The docker images described below are maintained by Databricks. Please direct questions about them to Databricks.

Hail can be installed on a Databricks Spark cluster on Microsoft Azure, Amazon Web Services, or Google Cloud Platform via an open source Docker container located in the Project Glow Dockerhub. Docker files to build your own Hail container on Databricks can be found in the Glow Github repository.

Install Hail via Docker with Databricks Container Services.

Use the Docker Image URL, projectglow/databricks-hail:<hail_version>, replacing the tag with an available Hail version. Please match the Databricks Runtime Spark version to the Spark version Hail is built with.

Use Hail in a notebook

For the most part, Hail in Databricks works identically to the Hail documentation. However, there are a few modifications that are necessary for the Databricks environment.

Initialize Hail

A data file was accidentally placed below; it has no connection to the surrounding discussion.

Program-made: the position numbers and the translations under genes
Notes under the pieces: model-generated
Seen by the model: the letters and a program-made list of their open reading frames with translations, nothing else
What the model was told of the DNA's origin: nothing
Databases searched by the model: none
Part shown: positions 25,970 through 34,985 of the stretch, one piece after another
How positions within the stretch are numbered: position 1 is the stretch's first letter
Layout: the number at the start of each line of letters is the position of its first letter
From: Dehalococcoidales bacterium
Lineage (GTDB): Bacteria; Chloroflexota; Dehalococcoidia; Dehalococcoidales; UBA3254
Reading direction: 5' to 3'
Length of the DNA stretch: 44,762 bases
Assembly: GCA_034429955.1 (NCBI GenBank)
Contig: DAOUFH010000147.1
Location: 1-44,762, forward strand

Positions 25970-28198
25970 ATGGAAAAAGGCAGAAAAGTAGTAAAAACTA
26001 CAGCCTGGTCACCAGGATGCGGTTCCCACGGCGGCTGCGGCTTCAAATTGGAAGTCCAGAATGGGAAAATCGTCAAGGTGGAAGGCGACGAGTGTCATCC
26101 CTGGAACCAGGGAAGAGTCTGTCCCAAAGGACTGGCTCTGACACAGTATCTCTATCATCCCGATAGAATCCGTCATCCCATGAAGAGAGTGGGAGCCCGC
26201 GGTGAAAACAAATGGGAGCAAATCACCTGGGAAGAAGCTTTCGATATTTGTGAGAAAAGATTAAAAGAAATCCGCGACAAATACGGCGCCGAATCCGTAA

When initializing Hail, pass in the pre-created SparkContext and mark the initialization as idempotent. This setting enables multiple Databricks notebooks to use the same Hail context.

  • Enable skip_logging_configuration to save logs to the rolling driver log4j output. This setting is supported only in Hail 0.2.39 and above.

  • Hail is not supported with Credential passthrough.

>>> import hail as hl
>>> hl.init(sc, idempotent=True, quiet=True, skip_logging_configuration=True)  

Display Bokeh plots

Hail uses the Bokeh library to create plots. The show function built into Bokeh does not work in Databricks. To display a Bokeh plot generated by Hail, you can run a command like:

>>> from bokeh.embed import components, file_html
>>> from bokeh.resources import CDN
>>> plot = hl.plot.histogram(mt.DP, range=(0,30), bins=30, title='DP Histogram', legend='DP')
>>> html = file_html(plot, CDN, "Chart")

And then call the Databricks function displayHTML with html as its argument.

See Databricks’ Bokeh docs for more information.